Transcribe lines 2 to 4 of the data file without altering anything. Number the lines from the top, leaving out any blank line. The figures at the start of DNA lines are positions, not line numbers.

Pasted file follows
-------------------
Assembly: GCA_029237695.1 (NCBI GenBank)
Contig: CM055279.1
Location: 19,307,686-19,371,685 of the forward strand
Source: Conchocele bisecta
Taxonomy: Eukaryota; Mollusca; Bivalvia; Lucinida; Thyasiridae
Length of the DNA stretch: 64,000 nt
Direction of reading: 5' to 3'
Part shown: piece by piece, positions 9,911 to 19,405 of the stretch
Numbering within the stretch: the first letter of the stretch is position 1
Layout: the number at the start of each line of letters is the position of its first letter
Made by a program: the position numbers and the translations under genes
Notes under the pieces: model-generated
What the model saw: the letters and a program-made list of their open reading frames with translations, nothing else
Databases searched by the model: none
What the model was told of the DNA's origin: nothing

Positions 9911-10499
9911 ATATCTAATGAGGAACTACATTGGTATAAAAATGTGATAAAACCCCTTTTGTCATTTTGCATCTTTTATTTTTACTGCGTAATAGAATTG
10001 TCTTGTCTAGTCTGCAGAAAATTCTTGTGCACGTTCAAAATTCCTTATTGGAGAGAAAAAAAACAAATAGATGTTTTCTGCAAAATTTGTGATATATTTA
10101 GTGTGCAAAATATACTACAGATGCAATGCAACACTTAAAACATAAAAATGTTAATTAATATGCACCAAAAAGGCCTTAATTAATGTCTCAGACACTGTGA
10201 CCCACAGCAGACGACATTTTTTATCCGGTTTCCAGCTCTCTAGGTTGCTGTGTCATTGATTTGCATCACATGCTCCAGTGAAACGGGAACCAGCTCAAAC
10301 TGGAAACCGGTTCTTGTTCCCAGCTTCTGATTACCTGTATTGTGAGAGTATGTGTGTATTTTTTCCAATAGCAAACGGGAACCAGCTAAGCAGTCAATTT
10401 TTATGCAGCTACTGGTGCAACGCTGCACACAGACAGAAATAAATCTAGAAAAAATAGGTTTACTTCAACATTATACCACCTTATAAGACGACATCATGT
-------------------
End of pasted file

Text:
Contig: CM055279.1
Location: 19,307,686-19,371,685 of the forward strand
Source: Conchocele bisecta